If you are like me you spend A LOT of time prepping for holiday pictures. Can I just congratulate you on booking a photographer? Half the battle right there people. I spent a few short years taking photos of families,  including several for their holiday cards.  I have been on both sides of the camera. I know what it looks like. You made it to your location without ketchup on anyone’s clothing or faces and she hasn’t ripped the bow off her head yet… you should feel like a million bucks! Here are a couple of tips you may NOT have considered yet.

1. Consider the Time.  If you are using a natural light photographer the time of day to shoot will be key. Generally the lighting is best an hour or two after the sun comes up and the hour or two before the sun goes down. Are your kids morning people? Are you? Would the afternoon be better or is it during nap time? Consider travel time.

2. Choose an Authentic Location. Think of your family’s favorite places to be. Everyone will be more relaxed in an environment they loved. Are you choosing to shoot at the beach just because it is beautiful,  which is  fine, or does your family really spend a lot of time there?  Think outside the beaches and fields box. Although I love both of these locations and have shot my family there many times, consider something that may be more authentic and reflective of who you are as a family. Your family will know what to expect and be more relaxed and natural in a familiar environment. Two years ago we had our photographer come out to our campground where we were camping. Last year our photographer captured us just getting ready for school, pancakes and all, in our home. Both of these locations worked great because the kids were busy doing what they do in coordinated outfits. Make it real. Make it you. There is nothing wrong with the beach or a field but if you know your family is going to struggle through the pictures taken there think of something they may enjoy more.  I have seen amazing pictures taken at the county fair, the zoo, an ice cream shop or donut store or out riding horses.  The more comfortable they are the better and the better luck you will have getting them to cooperate next year.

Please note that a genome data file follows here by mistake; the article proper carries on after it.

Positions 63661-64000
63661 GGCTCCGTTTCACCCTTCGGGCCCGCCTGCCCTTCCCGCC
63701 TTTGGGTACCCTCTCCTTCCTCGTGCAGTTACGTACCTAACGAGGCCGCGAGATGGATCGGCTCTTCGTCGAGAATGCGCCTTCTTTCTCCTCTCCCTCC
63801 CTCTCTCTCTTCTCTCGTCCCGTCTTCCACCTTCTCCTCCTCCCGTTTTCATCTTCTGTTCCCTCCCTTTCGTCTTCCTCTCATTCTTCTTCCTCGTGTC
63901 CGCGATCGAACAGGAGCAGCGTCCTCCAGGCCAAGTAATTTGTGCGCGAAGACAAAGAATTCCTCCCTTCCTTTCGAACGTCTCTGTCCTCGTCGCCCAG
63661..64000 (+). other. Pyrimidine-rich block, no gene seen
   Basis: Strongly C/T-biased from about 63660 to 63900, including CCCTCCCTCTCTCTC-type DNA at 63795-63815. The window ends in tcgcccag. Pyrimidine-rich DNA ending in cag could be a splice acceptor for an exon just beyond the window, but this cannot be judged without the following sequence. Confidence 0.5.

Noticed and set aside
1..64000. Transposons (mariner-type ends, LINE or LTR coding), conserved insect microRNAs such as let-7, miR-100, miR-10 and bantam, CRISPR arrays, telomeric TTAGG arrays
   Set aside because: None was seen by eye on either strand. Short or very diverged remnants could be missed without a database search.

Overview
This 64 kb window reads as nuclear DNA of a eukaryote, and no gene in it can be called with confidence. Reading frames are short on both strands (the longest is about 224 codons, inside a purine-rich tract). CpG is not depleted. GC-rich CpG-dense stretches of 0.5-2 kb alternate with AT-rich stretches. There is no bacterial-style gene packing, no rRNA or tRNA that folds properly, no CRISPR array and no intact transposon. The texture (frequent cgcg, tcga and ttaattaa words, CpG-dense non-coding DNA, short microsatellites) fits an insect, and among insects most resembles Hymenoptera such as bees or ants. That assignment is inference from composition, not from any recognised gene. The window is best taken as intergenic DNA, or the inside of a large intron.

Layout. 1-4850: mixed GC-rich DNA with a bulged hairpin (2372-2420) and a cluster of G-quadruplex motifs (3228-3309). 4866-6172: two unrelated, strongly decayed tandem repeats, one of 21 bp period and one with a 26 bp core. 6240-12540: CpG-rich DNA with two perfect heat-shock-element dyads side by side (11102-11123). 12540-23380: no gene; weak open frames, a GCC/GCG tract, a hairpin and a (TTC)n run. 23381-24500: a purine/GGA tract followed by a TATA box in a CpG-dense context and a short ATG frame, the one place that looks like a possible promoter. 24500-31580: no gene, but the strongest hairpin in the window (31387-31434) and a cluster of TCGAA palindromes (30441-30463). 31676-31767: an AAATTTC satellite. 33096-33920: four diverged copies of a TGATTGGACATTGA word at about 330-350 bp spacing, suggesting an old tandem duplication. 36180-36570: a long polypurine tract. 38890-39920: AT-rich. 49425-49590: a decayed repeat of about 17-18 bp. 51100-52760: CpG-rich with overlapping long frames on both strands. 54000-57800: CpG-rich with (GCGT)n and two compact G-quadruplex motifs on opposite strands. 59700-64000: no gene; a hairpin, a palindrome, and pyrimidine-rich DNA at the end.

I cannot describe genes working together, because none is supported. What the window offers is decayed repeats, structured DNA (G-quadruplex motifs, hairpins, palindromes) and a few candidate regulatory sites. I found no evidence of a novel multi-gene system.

3. Embrace Lifestyle Photography. The great thing about the digital photography boom of 2004 was that a new kind of photography emerged from talents like tara whitney. Lifestyle photography. It is a mom’s best friend. we have all killed ourselves trying to get that perfect shot of everyone looking right at the camera and smiling with ease. but why, i say? why? instead of yelling at your kids to look at the camera and smile actually make them smile. have fun. that is when true, sincere moments emerge. moments that will last you much longer then your frozen smiling faces. Remember the more positive you make this photo shoot experience, the better the next one will be, so have fun. be yourselves. relax. To me there is so much more interest and depth to a family photo of the family doing what the family does. Teasing, laughing, balancing on a wall, singing, jumping, playing, walking on tippy toes, reading, drawing, eating, making cookies together, swimming, building legos, wrestling, picnicking… All of these are fun activities that will help everyone stay happy, smiling and engaged.